Rigell states that his top priority is reducing government spending and that he supports replacing the health care law with market-based reforms.[19] As of June 4, 2010, Rigell had contributed $775,000 of his personal wealth to his campaign.[17] Rigell defeated Democratic incumbent Glenn Nye for Virginia's 2nd congressional district.


Rigell was challenged by businessman and Democratic nominee Paul Hirschbiel.


Rigell was challenged by Democrat Suzanne Patrick in the general election.

Rigell said he will focus on economic issues over social issues in the 2014 election. He stated, "I wake up every day not thinking about the social issues. I sought office because I know we can do better on job creation and I'm also concerned about our fiscal trajectory." He added, "I think as part of that we're strengthening things that are important to women and, of course, to men as well. Early childhood education, making sure that our children are safe and they have great opportunities once they get out of high school or college."[20]


Rigell announced in January 2016 that he would not run for re-election in 2016.[4]

Tenure and political positionsEdit

Rigell took office in January 2011 as part of the largest Republican House majority since the 1940s.

In June 2012, Rigell was one of only two Republicans (along with Steven LaTourette of Ohio) who voted against a motion to hold Attorney General Eric Holder in contempt of Congress for his handling of the ATF gunwalking scandal.[21] Billionaire Warren Buffett challenged the GOP that he would match any donations to the Treasury they give. Rigell had already been giving back 15% of his salary, and when he flagged this for Buffett, Buffett agreed to match it.[22]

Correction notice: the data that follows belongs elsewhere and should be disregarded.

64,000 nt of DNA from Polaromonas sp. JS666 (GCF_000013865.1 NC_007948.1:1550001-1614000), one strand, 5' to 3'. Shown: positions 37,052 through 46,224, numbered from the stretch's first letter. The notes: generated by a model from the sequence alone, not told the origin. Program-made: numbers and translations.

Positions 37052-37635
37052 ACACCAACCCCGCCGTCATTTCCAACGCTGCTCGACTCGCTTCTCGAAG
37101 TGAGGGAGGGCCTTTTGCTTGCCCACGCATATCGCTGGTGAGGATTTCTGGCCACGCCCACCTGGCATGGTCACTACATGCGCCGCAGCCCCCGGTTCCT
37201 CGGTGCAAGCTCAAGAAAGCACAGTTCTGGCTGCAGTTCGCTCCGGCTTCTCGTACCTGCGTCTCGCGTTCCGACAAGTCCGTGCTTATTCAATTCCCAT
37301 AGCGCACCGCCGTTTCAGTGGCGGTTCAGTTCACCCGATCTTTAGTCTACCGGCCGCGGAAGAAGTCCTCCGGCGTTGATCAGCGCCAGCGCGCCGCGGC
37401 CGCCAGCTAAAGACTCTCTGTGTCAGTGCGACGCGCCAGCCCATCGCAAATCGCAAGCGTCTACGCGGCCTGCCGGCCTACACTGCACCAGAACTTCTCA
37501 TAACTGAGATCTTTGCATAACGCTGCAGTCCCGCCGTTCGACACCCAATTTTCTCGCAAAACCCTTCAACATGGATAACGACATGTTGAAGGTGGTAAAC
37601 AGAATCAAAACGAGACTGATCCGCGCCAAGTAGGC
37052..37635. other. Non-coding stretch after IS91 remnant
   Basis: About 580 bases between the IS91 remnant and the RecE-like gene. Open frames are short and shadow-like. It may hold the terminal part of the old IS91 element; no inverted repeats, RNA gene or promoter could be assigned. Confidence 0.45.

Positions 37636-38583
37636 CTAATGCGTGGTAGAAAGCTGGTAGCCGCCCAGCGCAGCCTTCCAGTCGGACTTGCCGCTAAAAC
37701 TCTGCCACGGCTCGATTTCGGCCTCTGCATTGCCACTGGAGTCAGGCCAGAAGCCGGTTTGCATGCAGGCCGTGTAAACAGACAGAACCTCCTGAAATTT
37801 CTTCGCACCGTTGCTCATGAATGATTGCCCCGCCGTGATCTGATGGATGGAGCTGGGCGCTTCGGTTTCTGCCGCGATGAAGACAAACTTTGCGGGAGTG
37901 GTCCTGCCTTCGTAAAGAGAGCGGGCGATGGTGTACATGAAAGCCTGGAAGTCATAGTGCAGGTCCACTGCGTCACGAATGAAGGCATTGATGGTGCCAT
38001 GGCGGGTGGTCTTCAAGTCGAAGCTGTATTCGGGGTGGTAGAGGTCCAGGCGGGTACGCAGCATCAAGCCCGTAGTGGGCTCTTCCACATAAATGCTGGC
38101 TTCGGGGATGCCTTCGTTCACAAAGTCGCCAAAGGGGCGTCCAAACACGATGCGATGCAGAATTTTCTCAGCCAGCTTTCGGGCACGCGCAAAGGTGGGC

Social issuesEdit

Rigell states he is "proudly pro-life",[23] he opposes gay marriage and opposed the repeal of "Don't Ask, Don't Tell."[24] In 2011, Rigell cosponsored bills to prohibit abortion coverage under the national Affordable Health Care law, prohibit the use of federal funds for Planned Parenthood and prohibit taxpayer funding of abortion. Rigell voted for reauthorization of the Violence Against Women Act.[25] Rigell has refused to endorse Republican candidate for Lieutenant Governor E.W. Jackson in light of anti-gay comments made by Jackson.[26]

Military and foreign policyEdit

Rigell's district includes the largest concentration of active duty and retired service members in the United States. He supported the Veterans' Compensation Cost-of-Living Adjustment (COLA) Act, which the House and Senate passed. This bill increased the rate of compensation for veterans who were disabled in active duty.[27] Rigell supports the continued military effort in Afghanistan; he opposed a vote in 2011 to remove troops from the country. However, he also opposed deploying ground troops to Libya, and has joined a bipartisan coalition urging President Obama and Congress to resist "calls for a 'quick' and 'easy' military intervention in Iraq.".[28][29]